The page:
A New Method for Predicting the Opening Angle for Soft Tissues

[+] Author and Article Information
Timothy J. Van Dyke, Anne Hoger

Department of Mechanical & Aerospace Engineering, University of California, San Diego, 9500 Gilman Road, La Jolla, CA 92093

J Biomech Eng 124(4), 347-354 (Jul 30, 2002) (8 pages) doi:10.1115/1.1487881 History: Received November 01, 2000; Revised April 01, 2002; Online July 30, 2002
Copyright © 2002 by ASME
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Schematic of the opening angle experiment which is used for assessing the residual stress in biological organs with approximately cylindrical geometry. The figure shows the configuration before the radial cut is made (the closed configuration) and the configuration after the radial cut (the open configuration). As shown in the figure, the ring typically opens after the radial cut because of the residual stress present in the intact ring.
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Residual stress distributions in the closed configuration with d=1. Note that d equals the maximum circumferential stress. The two distributions used in the paper are shown. In Distribution A, the circumferential component of the Cauchy stress varies linearly with radial location. In both cases, the radial component of the residual stress is determined from the requirement that the closed configuration be in equilibrium.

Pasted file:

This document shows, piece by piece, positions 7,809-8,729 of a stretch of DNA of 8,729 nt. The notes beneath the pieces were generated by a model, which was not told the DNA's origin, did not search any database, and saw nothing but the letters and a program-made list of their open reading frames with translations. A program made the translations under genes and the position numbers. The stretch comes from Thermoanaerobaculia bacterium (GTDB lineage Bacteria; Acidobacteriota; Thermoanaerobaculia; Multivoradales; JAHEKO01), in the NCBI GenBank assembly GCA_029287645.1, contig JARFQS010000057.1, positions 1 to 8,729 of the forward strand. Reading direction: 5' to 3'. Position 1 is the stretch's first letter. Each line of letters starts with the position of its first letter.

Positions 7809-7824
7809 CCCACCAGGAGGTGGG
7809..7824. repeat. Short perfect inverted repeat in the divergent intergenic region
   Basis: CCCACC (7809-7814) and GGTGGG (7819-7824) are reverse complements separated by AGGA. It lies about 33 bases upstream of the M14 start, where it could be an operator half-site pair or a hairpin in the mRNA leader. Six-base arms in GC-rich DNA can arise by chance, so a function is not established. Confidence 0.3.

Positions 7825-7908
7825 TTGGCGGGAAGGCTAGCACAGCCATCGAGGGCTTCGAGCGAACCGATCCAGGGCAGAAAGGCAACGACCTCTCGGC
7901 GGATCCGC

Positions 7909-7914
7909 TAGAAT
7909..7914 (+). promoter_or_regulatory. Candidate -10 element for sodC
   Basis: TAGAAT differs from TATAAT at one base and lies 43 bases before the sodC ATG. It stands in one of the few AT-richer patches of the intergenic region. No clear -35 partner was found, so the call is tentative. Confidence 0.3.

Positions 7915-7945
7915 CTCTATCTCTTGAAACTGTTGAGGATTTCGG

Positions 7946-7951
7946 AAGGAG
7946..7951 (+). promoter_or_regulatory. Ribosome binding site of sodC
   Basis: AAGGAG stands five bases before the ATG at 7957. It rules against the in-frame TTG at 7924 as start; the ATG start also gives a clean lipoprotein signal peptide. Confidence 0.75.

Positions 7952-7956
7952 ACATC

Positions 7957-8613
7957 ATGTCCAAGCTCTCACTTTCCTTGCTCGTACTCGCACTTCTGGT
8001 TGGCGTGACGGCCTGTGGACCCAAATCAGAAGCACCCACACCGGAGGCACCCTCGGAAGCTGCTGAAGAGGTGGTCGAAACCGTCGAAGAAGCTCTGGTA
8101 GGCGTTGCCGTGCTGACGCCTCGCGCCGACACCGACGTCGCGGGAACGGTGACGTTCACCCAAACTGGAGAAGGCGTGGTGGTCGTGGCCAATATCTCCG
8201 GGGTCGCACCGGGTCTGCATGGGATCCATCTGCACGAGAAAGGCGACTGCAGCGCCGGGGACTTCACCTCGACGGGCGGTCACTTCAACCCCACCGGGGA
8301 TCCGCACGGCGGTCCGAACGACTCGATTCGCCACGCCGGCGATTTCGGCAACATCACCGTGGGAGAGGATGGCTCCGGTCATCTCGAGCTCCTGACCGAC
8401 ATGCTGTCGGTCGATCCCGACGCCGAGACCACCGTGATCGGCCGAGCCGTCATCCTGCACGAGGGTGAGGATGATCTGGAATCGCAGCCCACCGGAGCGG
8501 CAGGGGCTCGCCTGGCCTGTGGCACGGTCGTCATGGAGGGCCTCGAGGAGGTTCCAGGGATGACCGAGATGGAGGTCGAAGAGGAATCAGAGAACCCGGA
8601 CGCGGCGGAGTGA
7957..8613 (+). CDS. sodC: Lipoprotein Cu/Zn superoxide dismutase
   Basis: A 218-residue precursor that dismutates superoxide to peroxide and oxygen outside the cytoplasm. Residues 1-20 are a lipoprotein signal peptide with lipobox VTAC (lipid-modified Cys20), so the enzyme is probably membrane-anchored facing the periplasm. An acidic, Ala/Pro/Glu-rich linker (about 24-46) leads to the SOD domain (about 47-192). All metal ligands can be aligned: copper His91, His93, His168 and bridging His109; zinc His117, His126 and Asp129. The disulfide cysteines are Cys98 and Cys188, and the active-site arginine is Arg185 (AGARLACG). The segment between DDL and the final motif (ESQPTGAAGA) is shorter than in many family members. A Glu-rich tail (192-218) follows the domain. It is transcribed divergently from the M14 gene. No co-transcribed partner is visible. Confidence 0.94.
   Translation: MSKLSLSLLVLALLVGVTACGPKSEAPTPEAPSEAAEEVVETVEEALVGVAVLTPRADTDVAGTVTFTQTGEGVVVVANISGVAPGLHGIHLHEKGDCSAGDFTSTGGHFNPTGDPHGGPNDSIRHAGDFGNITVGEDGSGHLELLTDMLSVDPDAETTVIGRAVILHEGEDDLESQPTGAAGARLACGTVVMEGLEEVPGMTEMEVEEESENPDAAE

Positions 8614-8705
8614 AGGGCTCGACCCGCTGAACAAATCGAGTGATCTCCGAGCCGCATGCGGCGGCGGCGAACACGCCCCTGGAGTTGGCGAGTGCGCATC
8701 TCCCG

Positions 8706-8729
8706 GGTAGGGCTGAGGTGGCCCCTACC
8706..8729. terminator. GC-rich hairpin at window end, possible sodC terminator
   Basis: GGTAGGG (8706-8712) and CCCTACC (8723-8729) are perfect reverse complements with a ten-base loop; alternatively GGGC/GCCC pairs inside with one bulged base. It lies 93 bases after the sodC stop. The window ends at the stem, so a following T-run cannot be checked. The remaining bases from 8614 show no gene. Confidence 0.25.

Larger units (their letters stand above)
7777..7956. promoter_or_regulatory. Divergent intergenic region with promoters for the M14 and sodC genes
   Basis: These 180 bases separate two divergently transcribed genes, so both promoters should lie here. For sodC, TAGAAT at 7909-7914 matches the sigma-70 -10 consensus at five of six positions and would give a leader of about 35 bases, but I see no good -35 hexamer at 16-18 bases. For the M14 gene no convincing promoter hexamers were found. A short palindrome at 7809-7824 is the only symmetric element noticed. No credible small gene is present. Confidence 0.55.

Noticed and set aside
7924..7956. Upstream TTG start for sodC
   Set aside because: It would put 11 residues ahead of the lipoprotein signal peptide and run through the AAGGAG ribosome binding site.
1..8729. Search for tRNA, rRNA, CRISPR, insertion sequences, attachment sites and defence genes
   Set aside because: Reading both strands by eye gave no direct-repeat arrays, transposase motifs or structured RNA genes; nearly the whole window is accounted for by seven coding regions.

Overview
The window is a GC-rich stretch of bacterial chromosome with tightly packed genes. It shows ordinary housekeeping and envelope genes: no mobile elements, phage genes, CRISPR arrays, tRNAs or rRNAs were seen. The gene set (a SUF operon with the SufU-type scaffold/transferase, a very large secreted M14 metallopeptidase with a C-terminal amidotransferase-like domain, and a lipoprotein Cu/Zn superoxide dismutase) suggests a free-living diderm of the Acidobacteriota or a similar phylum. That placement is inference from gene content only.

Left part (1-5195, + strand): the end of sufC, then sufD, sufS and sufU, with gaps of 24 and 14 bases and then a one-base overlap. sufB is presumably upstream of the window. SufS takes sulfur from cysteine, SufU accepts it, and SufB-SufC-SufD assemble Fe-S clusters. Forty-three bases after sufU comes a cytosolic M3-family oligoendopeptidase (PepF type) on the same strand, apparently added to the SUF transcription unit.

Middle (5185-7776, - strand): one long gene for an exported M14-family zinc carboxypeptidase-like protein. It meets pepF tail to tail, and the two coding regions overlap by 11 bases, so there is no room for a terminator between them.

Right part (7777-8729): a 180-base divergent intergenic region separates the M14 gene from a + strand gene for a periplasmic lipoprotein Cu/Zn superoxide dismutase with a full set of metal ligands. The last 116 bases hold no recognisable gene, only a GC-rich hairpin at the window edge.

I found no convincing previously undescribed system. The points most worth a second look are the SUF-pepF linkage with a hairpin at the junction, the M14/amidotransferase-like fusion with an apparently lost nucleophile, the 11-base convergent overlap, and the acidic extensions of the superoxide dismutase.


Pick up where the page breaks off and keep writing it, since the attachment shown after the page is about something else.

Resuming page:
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The opening angles predicted for residual stress Distribution A as a function of d. The MPE, PK, and RE methods all yield essentially the same opening angle as that calculated by the finite element model, even for large opening angles.
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The opening angle predicted for residual stress Distribution B as a function of d. The predictions of the PK and RE methods depart significantly from the opening angle calculated with the finite element model. The MPE method gives accurate values of the opening angle even for large d.
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The closed configuration of the ring with residual stress Distribution B and d=12, together with the associated open configuration obtained from the finite element model. Only the lower half of the ring is shown; the geometry and the stress distribution in the upper half of the ring can be inferred by symmetry. The arrows in the figure indicate the magnitude and direction of the principal Cauchy stresses. The magnitudes of the principal stresses in the radial direction are much smaller than magnitude of the principal stresses in the circumferential direction, so they cannot be seen in the figure. Clockwise arrows correspond to compression and counterclockwise arrows to tension. The opening angle is 106.8°
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The opening angle calculated by the finite element model and by the MPE method for residual stress Distribution B. Results are shown for rings of four different thicknesses and are displayed as a function of d scaled by (Ro−Ri)/Ro. Note that the MPE method yields accurate opening angles even for large values of d and relatively thick rings.




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